Bio Ecological Model of Human Development

Topics: Adolescence, Developmental psychology, Family Pages: 5 (1336 words) Published: April 9, 2012
Bio ecological Model of Human Development
Mary Cowles
SOC 312 Child, Family & Society
Steven Peters

Bio ecological Model of Human Development
     The bio ecological model of human development has four basic systems. The four basic systems are macrosystems, exosystems, microsystems, and mesosystems. I will summarize the four systems and how the influences have on a child's development. I will describe how the four systems in the model differ from oneother. I will provide examples of the four systems of their relationships and interactions with one another.      A microsystem: a relationship and activity that experienced by a developed person in immediate environments like family, school, peer group, community and media. Family provides affection, nurturance, and opportunities. School is a formal learning environment. Peer groups help with experiences in independences, companionship, support, cooperation, and a role to take. Community helps children learn how to do by watching people work. Media helps provided the view of the world.      Mesosystem: an interrelationship and linkage between two or more person in a microsystem that compromise of connections between immediate environments likes a child's home and school. The impact on a child depends on the number of interrelationships.      Exosystem: a setting that children do not participate, but it does affect one of their microsystems. Also, their external environmental setting indirectly affects the development like a parent's workplace. An example: a low-income family would have to get food stamps, Medicaid, and or TANF. My family is part of this system because my family gets food stamps and Medicaid. We had to fight for the help though.      Macrosystem: a society and subculture that belongs to a developing person with certain beliefs, lifestyles, interactions, and changes in their live that consist of a larger cultural context of national economy, political culture, and subculture. Examples of macrosystems are family planning services and affordability of contraceptives which can influence teen pregnancy and birth rates. Young women are taking to the Planned Parenthood in their area to get birth control pills to prevent teenage pregnancy. According to Hall; there are two classifications of macrosystems; low and high context. Low-context macrosystem concise of progress, practicality, competition, and rationality. Examples: communication and relationships of social and natural environment. High-context macrosystem are concise of group identity, tradition, intuitiveness, and emotionality. Example of high-context macrosystem is adaptively.      The ecological model's most basic unit of analysis in the microsystem is the immediate settings, including role relationships and activities. Microsystem mostly of the family, but as they grow and are exposed to day care, preschool classes, and neighborhood playmates, the system becomes more complex. Microsystems are dynamic contexts for development because of the bi-directional influences individuals impart on each other.      Many micro-level determinants of health affecting early child development investigated and proposed. Factors like nutrition, shelter, hygiene, stimulation, support, attachment, and parenting style, investigated and correlated with later outcomes. The relative quality and/or quantity can have either positive or negative effects on health.      On a practical level, the amount of parent involvement in the child's education related to children's educational achievement (Canadian Council on Social Development, 1997), and the specific language and cultural practices of the family, such as the amount of time spent reading together (Bus, van IJzendoorn, & Pellegrini, 1995) can have effects on the development of individual capacities. Similarly, family arrangement, constitution, and the amount of contact with extended family can affect child development through the kinds of...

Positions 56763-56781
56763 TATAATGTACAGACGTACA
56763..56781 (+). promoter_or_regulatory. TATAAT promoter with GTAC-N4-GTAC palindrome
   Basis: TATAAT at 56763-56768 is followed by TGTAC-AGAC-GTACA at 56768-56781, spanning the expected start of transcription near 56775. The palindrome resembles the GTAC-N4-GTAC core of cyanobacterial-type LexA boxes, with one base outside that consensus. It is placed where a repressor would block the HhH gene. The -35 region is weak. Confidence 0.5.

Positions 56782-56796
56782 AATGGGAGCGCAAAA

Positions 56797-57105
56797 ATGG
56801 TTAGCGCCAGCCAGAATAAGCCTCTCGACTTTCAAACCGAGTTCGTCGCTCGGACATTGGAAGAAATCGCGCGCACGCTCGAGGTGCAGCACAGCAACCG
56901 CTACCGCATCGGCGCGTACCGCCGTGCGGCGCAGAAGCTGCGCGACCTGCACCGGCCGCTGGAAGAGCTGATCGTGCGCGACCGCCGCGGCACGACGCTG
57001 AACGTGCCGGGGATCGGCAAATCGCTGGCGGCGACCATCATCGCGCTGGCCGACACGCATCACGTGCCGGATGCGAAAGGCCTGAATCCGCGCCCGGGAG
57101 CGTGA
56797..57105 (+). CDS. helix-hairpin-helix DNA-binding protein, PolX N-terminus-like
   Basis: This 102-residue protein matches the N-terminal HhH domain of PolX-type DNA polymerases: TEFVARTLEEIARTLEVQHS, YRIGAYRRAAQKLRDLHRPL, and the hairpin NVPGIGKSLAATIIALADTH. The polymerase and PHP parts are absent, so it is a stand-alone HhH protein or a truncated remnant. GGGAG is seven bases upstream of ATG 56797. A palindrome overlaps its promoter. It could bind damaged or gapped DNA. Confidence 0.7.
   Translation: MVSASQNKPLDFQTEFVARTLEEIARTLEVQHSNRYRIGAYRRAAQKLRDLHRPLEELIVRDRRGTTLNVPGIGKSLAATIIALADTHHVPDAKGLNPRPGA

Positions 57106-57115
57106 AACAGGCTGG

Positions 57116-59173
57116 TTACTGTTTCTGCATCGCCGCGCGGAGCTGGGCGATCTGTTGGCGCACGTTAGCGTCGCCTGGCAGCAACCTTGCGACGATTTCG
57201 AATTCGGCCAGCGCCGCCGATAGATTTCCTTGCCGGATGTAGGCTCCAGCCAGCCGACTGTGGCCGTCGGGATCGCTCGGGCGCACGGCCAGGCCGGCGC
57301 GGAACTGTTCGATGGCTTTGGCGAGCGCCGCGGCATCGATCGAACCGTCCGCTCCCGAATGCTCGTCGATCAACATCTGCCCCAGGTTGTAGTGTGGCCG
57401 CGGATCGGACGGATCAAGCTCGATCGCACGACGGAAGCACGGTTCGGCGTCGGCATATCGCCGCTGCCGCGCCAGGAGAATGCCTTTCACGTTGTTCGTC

Continue Reading

Please join StudyMode to read the full document

You May Also Find These Documents Helpful

  • Bioecological Model of Human Development Essay
  • The Bioecological Model of Human Development. Essay
  • Essay on Human Development,Family and Society
  • Human Development Essay
  • The Bioecological Model of Human Development Essay
  • The Influence and Impact on the Bio Ecological Model System Essay
  • Discussion #9 Human Growth & Development Essay
  • Essay on Human Resources Development

Become a StudyMode Member

Sign Up - It's Free